Friday, 24 May 2019
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German drone market to grow to 3b euros by 2030

BERLIN: The German drone market is expected to grow from 574 million euros (649.28 million US dollars) to 3 billion euros by 2030, which corresponds to an annual average growth rate of 14 percent, according to a report by the German Unmanned Aviation Association (VUL) published on Monday.

VUL will be officially presenting the report in Berlin on Tuesday. According to the report, the number of operational drones in Germany would increase to around 850,000 by the end of 2030.

Nearly half a million drones are in operation across Germany at the moment, of which 455,000 are used privately and 19,000 are used commercially. While the growth in private use would be slowing down, the number of commercially used drones would be increasing to 126,000 by 2030.

Among privately used drones, about a third is toy drones with a value of up to 300 euros worth 169 million euros in sales.

Commercially used drones in Germany with a value of up to 10,000 euros have a market value of 404 million euros.

With 394 drone companies, Germany ranks fourth after the United States, China and France in an international ranking of the largest commercial drone markets. China and the US together make up around two thirds of the global commercial drone market.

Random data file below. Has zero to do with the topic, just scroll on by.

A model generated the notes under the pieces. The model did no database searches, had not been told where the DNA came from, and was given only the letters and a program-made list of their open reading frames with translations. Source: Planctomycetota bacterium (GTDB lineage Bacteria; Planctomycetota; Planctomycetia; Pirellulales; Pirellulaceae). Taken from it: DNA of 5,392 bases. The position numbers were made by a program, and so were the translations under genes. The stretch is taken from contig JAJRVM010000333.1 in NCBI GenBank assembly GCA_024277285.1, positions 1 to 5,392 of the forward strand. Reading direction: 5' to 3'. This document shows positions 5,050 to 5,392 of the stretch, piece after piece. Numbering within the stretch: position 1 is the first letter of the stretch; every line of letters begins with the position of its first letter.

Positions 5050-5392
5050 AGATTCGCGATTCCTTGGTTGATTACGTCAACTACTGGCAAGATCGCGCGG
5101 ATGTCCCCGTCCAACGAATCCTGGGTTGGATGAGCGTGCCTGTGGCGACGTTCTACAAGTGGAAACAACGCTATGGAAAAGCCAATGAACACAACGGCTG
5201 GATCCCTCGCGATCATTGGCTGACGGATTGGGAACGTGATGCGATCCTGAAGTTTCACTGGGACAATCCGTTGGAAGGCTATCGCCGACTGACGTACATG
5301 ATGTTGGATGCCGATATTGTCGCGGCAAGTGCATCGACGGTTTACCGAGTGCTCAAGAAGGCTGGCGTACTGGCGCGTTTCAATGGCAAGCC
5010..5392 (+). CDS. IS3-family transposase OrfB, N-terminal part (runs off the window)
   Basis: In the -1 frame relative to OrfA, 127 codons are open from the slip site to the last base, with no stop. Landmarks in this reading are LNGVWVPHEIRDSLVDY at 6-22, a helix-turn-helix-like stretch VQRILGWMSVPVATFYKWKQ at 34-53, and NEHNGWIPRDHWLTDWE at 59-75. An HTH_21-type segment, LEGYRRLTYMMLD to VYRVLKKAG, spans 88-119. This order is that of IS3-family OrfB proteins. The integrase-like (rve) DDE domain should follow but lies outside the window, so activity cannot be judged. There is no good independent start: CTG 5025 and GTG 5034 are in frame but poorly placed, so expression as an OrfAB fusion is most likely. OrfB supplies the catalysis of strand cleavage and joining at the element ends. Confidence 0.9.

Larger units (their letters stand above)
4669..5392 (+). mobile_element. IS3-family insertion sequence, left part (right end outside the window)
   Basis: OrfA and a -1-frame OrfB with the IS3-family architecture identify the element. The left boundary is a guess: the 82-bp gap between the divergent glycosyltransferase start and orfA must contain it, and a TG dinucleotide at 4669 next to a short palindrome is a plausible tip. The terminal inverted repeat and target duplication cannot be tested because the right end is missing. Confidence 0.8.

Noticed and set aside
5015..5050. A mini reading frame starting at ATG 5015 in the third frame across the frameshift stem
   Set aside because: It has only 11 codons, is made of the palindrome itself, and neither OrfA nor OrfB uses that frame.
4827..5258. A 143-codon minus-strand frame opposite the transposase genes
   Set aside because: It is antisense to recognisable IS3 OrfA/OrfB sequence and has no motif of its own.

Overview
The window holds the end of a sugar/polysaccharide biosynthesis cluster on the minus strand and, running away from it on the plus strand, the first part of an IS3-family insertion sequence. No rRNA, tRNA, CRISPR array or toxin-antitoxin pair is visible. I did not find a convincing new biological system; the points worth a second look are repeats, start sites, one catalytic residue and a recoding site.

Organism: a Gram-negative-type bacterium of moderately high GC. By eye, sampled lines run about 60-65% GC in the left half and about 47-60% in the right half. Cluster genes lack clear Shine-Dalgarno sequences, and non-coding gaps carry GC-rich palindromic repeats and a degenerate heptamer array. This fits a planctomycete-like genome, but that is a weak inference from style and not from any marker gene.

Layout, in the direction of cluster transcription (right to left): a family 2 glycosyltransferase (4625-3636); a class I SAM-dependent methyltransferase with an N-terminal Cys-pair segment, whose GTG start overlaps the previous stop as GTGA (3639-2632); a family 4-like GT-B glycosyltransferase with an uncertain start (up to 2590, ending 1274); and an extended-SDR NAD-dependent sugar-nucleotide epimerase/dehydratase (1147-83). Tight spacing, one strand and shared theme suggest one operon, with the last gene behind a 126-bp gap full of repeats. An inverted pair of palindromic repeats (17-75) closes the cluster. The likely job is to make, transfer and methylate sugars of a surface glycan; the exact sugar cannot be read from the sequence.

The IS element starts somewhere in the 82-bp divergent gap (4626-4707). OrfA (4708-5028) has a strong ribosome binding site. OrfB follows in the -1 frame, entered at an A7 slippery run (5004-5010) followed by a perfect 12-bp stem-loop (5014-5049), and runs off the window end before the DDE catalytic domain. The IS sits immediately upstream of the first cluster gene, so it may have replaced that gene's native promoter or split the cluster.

Since October 2017, stricter rules for drone operation have been in effect in Germany. Drone flights over take-off and landing areas of airports as well as over crowds of people, hospitals, prisons, industrial plants, national roads or railway systems are now prohibited.

In permitted areas, drone devices must remain within sight during the entire flight and are not allowed to surpass an altitude of 100 meters. In addition, all drone models weighing more than 0.25 kilograms must have a fireproof sign that identifies the holder, including full name and address.

In 2018, the German air traffic control DFS registered 158 disruptions in air traffic by drones, an increase of about 80 percent compared with 2017. Unlike the incident at Britain’s second largest airport, Gatwick Airport, with several flight cancellations, no flights had to be cancelled as a consequence of drones in Germany.

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